Not even most people from Harvard or Columbia find work at a "top school," so aim as high as you can. Most PhD programs are funded, at least for five years; do not go to a non-funded program. Unfortunately, there aren't too many people who specialize in Baroque art at top programs, but they some people out there. Keep in mind you could also work with Renaissance specialists. As you decide, think about these questions: Whose work do you admire? Whose methodological perspective and theoretical concerns align with yours? Are you interested in Northern or Southern Europe? Check out the faculty pages at various programs. See whose work speaks to you. Read a lot, and be ready to articulate a coherent research program in your personal statement. Do you have any languages? If not, begin asap, in whatever area you're most interested. Most importantly, talk to your current professors. They'll be able to guide you.
  11. Languages & Community College

    No one cares where you do your language training. They care that you have it. Provided that the community college program is as rigorous as the program at the more prestigious school, go with that. Summer is the perfect time to brush up your language skills, and, pace betsy303, you can learn quite a bit during that time. The better your language skills are, the better your chances are getting in somewhere.
  12. Columbia Art History Direct Entry PhD Stats

    I was admitted many moons ago (i.e 6-9 years ago). I didn't have an MA, but I did have an excellent GPA from an elite SLAC. My math and writing scores were not remarkable but my verbal scores were in the 99th percentile. What matters, beyond excellent grades and a pedigree, is having a coherent research agenda and clear understanding of the stakes in your proposed area of study. Some people need an MA to get to that point; others don't.
  13. Of course it's possible! And you would be doing yourself a huge disservice not to apply. You are, it's true, at a disadvantage, but if your writing sample and personal statement are top notch, you stand a decent chance. You can't know until you apply, and neither do your professors. I would also encourage you to apply for terminal masters programs (funded ones)--that would give you a better platform for apply to top tier phd programs later on.
  14. I dare say the answer is not as straight forward as the previous posters make it out to be. Iconology is not really irreconcilable with a semiotic approach. Semiology is a massive discipline and in many respects encompasses iconology, as they are both concerned with the meaning, natural and constructed, of visual form. To answer this question, you'd need to say what understanding of semiotics you were working from.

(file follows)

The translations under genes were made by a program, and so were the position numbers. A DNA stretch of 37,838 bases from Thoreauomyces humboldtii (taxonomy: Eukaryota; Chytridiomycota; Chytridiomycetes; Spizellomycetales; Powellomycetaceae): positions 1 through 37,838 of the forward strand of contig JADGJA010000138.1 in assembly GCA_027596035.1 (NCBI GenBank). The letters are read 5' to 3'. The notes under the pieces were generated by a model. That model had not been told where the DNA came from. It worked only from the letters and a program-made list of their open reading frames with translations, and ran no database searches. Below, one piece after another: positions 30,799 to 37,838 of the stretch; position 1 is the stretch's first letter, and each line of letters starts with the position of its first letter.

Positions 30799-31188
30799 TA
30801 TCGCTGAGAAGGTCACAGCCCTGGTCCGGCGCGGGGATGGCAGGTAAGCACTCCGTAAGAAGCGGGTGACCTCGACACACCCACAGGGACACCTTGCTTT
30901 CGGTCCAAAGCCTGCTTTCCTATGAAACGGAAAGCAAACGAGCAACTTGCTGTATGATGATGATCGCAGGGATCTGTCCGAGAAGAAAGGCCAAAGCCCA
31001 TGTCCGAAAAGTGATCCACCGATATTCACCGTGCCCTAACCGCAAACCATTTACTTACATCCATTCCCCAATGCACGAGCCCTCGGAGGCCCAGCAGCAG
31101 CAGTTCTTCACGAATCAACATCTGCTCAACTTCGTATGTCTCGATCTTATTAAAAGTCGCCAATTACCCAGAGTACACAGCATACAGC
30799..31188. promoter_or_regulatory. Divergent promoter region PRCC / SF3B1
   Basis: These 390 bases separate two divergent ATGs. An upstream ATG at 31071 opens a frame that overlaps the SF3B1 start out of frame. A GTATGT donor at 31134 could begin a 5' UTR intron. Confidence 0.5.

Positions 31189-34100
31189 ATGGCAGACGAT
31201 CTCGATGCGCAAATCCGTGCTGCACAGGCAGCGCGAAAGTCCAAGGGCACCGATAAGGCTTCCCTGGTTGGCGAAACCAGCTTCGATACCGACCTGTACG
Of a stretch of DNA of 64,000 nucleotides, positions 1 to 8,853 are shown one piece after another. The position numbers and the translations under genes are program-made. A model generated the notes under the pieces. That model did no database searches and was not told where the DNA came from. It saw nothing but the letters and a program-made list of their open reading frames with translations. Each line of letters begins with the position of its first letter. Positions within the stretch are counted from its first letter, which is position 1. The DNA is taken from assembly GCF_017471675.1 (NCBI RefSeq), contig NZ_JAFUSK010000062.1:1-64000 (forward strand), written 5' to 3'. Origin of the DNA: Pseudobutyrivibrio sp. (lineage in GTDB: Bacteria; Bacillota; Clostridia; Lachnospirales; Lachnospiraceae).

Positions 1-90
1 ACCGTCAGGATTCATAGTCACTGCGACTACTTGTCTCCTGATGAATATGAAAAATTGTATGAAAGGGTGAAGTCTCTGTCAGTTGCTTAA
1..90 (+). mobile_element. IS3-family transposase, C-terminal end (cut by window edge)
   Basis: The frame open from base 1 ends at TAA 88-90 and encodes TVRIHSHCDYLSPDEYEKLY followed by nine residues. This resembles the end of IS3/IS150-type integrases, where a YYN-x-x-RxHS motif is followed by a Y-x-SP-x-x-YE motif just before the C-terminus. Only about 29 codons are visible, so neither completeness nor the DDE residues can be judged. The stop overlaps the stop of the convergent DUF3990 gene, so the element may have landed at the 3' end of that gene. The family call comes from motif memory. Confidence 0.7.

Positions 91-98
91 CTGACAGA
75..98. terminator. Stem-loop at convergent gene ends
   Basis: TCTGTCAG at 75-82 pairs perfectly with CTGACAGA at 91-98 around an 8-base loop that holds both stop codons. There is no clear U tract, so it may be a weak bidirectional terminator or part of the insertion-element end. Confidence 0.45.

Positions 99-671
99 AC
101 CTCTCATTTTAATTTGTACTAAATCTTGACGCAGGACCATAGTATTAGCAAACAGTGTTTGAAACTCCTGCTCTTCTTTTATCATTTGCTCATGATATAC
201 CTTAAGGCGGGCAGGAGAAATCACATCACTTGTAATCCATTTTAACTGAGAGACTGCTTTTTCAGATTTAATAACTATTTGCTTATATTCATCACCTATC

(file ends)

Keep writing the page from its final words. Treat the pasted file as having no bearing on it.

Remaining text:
15. Fall 2016 Applicants

    The thing about the IFA MA program is that it's huge. Students tend to not get the attention they would otherwise, especially since there are also PhD students present. Better to go to a smaller program where there are only MA students. Also, anecdotally, having been around for a number of years, I've never met anyone at a top school (expect for the IFA, obviously), who did an MA at the IFA. So, I would definitely inquire about their placement. Yes, there are some very good scholars at UNC. And it is a good program; but it is a step down from Harvard, Princeton, Columbia, Yale, Berkeley, Chicago, Hopkins, Stanford, IFA, Northwestern, Penn, CUNY, and a few more. As I've been saying repeatedly on this forum, good is not good enough, given the job market. You have to go to the best of the best because you will be competing for even not so great jobs with the best of the best. Some people from UNC have gone on to good, if not great, jobs, but, sadly, it seems not the majority. What makes you think you'll beat the odds? It's people's natural instinct to say they will--but you really have to think about this. A strong belief that you will somehow beat the odds and get a job is not enough. In any case, as I said, art history, no matter how well you do (unless you become a museum director) will never pay enough to make going into debt worthwhile. Debt might seem like not such a big deal now, when you're young. But how about when you're in your 40s trying to buy a home, start a life, save money for retirement? If UNC will pay your way, then wonderful: f you work your butt off and publish and win major fellowships and do significant work, then you will get a job. But otherwise, if you can't get that guarantee then don't do it.